So this is looking quite hopeful so far. Of course I still have to do all the adjustments, draft facings, and work out how to construct the real thing, but I’m very pleased with this for a first effort.

Breaking my duck – making a kimono

I’ve somehow managed to not do any sewing for the last few weeks. This morning I had a few hours free, with husband out of the house and nothing to do until lunchtime. I got out the pattern pieces and fabric for the Burda pattern I’ve been intending to make…looked at them and put them back in the cupboard because I couldn’t bring myself to cut the pattern out of my good fabric. Despite having gone to all the bother of tracing the pattern, making a muslin, making a new copy of the pattern with corrections on it I think I’m giving up on this project. Something about the dress just isn’t grabbing me.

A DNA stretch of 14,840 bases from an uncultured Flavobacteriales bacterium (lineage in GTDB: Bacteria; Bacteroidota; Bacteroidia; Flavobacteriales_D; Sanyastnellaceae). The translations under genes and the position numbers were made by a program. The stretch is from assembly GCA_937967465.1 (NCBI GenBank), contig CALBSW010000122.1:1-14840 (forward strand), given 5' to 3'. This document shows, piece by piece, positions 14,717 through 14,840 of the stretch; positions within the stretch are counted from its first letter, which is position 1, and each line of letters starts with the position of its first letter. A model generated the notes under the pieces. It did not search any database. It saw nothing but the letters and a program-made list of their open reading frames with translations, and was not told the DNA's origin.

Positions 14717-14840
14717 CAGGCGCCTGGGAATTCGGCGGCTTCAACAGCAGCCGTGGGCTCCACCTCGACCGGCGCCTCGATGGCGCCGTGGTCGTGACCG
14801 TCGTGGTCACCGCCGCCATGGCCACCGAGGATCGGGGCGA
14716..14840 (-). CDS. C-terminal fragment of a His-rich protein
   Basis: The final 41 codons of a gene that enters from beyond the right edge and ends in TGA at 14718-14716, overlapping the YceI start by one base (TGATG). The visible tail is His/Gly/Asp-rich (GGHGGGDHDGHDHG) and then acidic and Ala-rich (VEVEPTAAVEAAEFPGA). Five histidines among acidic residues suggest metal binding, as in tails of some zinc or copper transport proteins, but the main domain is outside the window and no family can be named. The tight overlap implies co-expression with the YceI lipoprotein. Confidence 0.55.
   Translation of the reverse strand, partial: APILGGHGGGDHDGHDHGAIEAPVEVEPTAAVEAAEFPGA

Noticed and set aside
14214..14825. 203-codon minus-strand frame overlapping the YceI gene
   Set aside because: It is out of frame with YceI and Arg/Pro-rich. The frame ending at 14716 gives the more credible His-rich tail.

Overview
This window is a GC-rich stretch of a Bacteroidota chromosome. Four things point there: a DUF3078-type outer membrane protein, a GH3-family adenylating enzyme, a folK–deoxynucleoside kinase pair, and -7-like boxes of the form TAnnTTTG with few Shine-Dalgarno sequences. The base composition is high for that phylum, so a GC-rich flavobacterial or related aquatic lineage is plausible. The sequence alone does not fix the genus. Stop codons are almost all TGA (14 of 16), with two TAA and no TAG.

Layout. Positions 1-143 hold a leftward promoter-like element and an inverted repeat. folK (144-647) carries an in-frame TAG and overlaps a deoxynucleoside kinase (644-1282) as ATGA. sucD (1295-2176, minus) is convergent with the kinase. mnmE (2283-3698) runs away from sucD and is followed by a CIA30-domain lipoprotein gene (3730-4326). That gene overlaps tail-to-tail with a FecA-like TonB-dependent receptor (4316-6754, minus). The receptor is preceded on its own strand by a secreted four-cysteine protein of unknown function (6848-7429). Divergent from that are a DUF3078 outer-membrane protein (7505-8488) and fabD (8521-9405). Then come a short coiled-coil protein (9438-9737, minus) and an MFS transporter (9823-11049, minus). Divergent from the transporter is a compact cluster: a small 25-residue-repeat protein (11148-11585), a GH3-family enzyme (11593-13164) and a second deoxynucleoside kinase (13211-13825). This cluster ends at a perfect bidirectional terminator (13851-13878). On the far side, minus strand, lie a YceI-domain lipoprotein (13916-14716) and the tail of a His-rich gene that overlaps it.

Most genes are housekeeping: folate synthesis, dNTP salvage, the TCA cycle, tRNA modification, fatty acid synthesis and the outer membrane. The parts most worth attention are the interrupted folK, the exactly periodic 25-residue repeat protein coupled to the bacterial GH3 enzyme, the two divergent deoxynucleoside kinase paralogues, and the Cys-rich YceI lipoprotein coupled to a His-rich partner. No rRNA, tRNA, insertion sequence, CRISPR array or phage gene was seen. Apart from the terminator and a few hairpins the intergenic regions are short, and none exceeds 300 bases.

So I decided to start on my kimono instead. I had a brilliant kimono dressing gown years ago that I wore until the fabric shredded, and I’ve always wanted another. I bought fabric for this a few weeks ago at Karen’s Fabulous Fabric Fandango on Goldhawk Road. It’s the multicoloured cotton one on top of the pile.

Now the thing about making a kimono is that (apparently) you don’t need a pattern. It’s just a bunch of rectangles sewn together. So this is a good easy project to get me back in the sewing groove. I’ve been basing it on the information at these three sites:

Having measured myself (and my fabric) I came up with this layout which will fit on 45″ fabric and hopefully produce a kimono big enough to go around me. I’m a lot wider than the average Japanese lady! I haven’t really worried about seam allowances. I shall make them as small as I can and hope it works out. Kimono are supposed to have tiny seams anyway.

The broken lines on the diagram are fold lines where the garment hits the shoulder. My fabric doesn’t have much of a selvedge, although there is a manufacturer’s name printed down one side that reduces the patterned width of the fabric to about 44″ from the full 45″. I am going to use the unpatterned bit in the collar piece, which can be reduced in width slightly without breaking anything, and in the hem of the sleeves where it will be folded under.

That diagram is probably only going to make sense read in conjunction with which explains how all those pieces go together.